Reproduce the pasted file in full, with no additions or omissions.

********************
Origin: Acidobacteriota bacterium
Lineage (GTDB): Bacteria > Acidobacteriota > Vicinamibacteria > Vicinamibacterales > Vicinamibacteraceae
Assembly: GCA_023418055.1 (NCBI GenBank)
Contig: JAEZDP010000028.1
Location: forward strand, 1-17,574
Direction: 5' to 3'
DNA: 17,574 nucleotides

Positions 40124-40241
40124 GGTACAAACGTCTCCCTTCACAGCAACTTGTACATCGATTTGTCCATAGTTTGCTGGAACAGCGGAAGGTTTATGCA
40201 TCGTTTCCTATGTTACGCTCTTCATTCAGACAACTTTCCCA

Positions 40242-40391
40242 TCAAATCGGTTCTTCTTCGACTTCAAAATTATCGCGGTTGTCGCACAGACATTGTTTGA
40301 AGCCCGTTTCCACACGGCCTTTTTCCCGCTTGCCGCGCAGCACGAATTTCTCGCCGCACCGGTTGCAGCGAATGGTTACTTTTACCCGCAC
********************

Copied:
Origin: Acidobacteriota bacterium
Lineage (GTDB): Bacteria > Acidobacteriota > Vicinamibacteria > Vicinamibacterales > Vicinamibacteraceae
Assembly: GCA_023418055.1 (NCBI GenBank)
Contig: JAEZDP010000028.1
Location: forward strand, 1-17,574
Direction: 5' to 3'
DNA: 17,574 nucleotides

Positions 40124-40241
40124 GGTACAAACGTCTCCCTTCACAGCAACTTGTACATCGATTTGTCCATAGTTTGCTGGAACAGCGGAAGGTTTATGCA
40201 TCGTTTCCTATGTTACGCTCTTCATTCAGACAACTTTCCCA

Positions 40242-40391
40242 TCAAATCGGTTCTTCTTCGACTTCAAAATTATCGCGGTTGTCGCACAGACATTGTTTGA
40301 AGCCCGTTTCCACACGGCCTTTTTCCCGCTTGCCGCGCAGCACGAATTTCTCGCCGCACCGGTTGCAGCGAATGGTTACTTTTACCCGCAC